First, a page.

The departure of Aruba meant that the balance between the remaining islands of the Netherlands Antilles became even more uneven, and that Curaçao’s dominance within the federation was enhanced. The next largest island, St. Maarten, embarked on its own quest for separate country status, and during a status referendum in 2000, nearly 70% of St. Maarten voters cast a ballot in favor of autonomy. The outcome of this referendum can be regarded as the next step in the demise of the Netherlands Antilles, and subsequent status referendums on the other islands revealed that only St. Eustatius wanted to remain part of the multi-island entity. Having complained for years about the bultu di buriku (Papiamentu for ‘donkey’s load’) posed by the smaller islands, the Curaçaoan population voted for separate country status as well. By contrast, the populations of the smaller islands of Bonaire and Saba expressed a preference for ‘direct ties’ with the Netherlands. The Netherlands Antilles was finally dismantled on the symbolic date of 10 October 2010 (“10-10-'10”), when Curaçao and St. Maarten both became autonomous countries within the Kingdom, while the three smallest islands of Bonaire, St. Eustatius, and Saba were politically integrated into the metropolis as public bodies or ‘special municipalities’ of the Netherlands (Oostindie & Klinkers, 2012; Veenendaal, 2015b).
While the inter-island tensions stemming from the dominant position of Curaçao ultimately resulted in the break-up of the Netherlands Antilles, the Dutch administration of the three smallest islands now primarily occurs from the largest public body, Bonaire. As a result, many inhabitants of the two smallest public bodies – Saba and St. Eustatius – feel that Bonaire now occupies the position formerly assumed by Curaçao (Oostindie & Klinkers, 2012, p. 264). While each of the Caribbean municipalities has direct ties with The Hague, and no formal political association exists between these three islands, the fact that the headquarters of the Dutch administration on the islands is located on Bonaire instantly raises the familiar patterns of inter-island resentment and rivalry. So while all six Dutch Caribbean islands now have a direct relationship with the Netherlands and no longer with each other, the familiar and age-old patterns of inter-island antagonism continue to reverberate.
In the autumn of 2015, one of the authors conducted a large-scale opinion survey on all six Dutch Caribbean islands (see Veenendaal, 2016 for more details about organization and methodology). While this survey focused primarily on the islands’ political status, their relationship with the Netherlands, and local politics (Veenendaal & Oostindie, 2018), it also included some questions about the relationship and affinities with other islands. Regrettably, the results of the opinion survey on St. Maarten had to be discarded due to fraud committed by the interviewers. On the other five islands, respondents provided answers to two questions about their feelings of attachment and connection to neighboring islands and countries. First, out of a predetermined list of 11 neighboring countries and territories, respondents were asked to select the three countries or islands they felt most connected to. The answers to this question have been presented in Table 2; the percentages indicate the share of respondents on the respective island(s) (in the columns) that selected each of the countries and territories (in the rows) as one of their top three cases. To give an example: out of the Aruban respondents, 36% selected Bonaire as one of the three territories with which they felt most connected.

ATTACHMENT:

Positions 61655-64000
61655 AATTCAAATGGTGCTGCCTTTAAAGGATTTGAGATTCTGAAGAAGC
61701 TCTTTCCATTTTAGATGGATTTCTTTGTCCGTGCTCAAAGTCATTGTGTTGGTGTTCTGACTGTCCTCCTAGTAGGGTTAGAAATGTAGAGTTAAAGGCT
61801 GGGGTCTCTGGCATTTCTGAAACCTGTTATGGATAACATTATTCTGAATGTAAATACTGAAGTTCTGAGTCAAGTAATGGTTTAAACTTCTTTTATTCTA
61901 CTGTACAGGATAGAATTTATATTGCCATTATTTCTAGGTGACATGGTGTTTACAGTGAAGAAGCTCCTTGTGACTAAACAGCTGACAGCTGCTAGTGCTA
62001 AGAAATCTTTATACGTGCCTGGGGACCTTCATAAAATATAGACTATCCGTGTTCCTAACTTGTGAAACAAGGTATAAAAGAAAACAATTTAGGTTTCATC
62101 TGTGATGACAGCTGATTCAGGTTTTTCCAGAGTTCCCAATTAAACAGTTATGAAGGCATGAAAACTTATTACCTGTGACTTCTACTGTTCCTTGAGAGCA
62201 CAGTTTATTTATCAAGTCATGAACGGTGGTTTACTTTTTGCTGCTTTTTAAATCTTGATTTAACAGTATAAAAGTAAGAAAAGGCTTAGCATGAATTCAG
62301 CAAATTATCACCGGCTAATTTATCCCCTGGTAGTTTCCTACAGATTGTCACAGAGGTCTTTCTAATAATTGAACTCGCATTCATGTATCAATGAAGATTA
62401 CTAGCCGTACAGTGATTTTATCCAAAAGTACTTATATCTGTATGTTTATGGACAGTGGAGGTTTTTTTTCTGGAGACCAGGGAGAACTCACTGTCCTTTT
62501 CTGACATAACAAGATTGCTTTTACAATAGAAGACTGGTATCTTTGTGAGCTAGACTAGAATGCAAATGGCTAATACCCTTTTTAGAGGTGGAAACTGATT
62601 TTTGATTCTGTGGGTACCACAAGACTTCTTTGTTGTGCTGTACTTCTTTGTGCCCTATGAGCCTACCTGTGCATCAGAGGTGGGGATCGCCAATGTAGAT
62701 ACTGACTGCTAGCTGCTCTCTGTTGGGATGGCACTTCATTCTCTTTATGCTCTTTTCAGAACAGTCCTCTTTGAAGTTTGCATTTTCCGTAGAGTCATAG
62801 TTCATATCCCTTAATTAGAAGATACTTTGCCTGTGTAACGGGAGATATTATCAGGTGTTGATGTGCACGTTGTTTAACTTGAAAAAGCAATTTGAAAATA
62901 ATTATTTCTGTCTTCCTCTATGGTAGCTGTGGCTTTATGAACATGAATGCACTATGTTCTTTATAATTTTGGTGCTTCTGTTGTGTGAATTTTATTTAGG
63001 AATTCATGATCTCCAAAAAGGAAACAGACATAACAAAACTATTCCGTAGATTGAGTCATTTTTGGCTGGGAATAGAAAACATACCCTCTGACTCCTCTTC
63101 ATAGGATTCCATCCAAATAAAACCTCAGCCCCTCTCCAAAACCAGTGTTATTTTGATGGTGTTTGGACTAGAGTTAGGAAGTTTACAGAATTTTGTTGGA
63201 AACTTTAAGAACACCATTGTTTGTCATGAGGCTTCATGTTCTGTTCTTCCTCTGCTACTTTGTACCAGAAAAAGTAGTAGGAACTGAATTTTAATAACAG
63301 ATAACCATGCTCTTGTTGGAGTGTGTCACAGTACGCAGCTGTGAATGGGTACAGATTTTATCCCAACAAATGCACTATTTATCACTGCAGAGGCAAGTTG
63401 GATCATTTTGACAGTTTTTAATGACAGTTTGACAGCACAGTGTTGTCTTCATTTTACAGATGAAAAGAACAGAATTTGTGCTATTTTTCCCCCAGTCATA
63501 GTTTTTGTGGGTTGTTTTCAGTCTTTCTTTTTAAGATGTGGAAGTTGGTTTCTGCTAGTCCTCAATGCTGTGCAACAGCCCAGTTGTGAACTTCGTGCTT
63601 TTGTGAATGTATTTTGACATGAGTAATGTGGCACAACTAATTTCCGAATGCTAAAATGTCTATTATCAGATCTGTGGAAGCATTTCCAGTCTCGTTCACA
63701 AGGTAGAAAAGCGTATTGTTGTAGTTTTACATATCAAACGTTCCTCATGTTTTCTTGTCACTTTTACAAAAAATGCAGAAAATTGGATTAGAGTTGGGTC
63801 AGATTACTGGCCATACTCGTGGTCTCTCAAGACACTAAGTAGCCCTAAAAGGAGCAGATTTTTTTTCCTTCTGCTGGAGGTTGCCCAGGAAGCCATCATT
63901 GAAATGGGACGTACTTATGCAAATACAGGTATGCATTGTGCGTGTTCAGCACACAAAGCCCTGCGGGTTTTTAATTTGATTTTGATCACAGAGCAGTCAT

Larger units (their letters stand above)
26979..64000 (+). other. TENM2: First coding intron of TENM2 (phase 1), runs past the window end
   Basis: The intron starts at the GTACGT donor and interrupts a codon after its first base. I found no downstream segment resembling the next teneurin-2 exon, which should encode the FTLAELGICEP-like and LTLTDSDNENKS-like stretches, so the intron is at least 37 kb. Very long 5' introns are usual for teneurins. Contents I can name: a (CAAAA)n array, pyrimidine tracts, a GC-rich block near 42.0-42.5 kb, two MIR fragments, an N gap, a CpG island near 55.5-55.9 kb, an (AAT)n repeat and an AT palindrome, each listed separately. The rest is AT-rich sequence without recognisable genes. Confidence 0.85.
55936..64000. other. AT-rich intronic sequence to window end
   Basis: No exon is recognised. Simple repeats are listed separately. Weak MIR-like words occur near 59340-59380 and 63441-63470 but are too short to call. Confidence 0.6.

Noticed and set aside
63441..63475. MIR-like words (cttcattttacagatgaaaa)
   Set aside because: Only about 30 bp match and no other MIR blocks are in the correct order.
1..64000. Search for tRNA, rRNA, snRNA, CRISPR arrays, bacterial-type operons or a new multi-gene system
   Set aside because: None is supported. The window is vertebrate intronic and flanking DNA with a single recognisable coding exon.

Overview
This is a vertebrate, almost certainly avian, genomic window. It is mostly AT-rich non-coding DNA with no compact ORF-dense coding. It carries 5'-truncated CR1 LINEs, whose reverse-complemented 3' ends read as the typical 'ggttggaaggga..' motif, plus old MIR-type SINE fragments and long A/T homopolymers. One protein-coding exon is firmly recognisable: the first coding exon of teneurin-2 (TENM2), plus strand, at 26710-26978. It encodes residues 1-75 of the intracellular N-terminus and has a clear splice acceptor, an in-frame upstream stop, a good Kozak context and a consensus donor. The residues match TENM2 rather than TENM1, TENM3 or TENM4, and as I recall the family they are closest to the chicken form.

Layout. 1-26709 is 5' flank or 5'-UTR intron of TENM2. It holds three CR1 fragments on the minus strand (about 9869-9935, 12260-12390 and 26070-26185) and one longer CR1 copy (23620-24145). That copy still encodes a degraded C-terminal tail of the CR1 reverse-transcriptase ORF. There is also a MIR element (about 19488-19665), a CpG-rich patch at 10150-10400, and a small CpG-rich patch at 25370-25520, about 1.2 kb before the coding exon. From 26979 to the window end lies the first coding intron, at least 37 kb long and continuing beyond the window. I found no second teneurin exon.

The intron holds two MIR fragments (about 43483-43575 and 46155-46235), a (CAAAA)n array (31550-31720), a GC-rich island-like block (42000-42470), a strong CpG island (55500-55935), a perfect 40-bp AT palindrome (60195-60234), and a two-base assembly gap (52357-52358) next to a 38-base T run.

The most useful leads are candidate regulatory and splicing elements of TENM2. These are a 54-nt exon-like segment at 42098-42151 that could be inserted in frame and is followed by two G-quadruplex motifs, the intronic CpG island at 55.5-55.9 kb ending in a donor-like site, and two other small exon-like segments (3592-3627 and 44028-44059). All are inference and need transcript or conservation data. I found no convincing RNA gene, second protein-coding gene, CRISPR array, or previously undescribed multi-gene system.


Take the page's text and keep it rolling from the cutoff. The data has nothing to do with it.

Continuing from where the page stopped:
The statistics presented in the table point to a very clear pattern. Respondents on the ABC islands primarily list their neighboring islands as territories that they feel most attached to, and these neighboring islands are selected by over 60% of respondents. The one exception is Bonaire, which is selected by fewer than 40% of Arubans as one of the three territories that they feel most connected to. In addition to the neighboring islands, the Netherlands is also selected by between 60% and 70% of respondents on all three islands. In contrast, despite the common (post)colonial heritage, the SSS islands are rarely selected by respondents on the ABC islands: while St. Maarten is mentioned by approximately 12% of Aruban and Bonairean respondents, it is mentioned by close to 30% of Curaçaoan respondents. The smallest islands of Saba and St. Eustatius are in fact the least selected territories and are selected by fewer than 5% of respondents on all three ABC islands. Aruban, Bonairean, and Curaçaoan respondents clearly feel more connected to the United States and nearby Venezuela than to the three SSS islands, despite the fact that the latter islands were part of the same ‘country’ until 2010.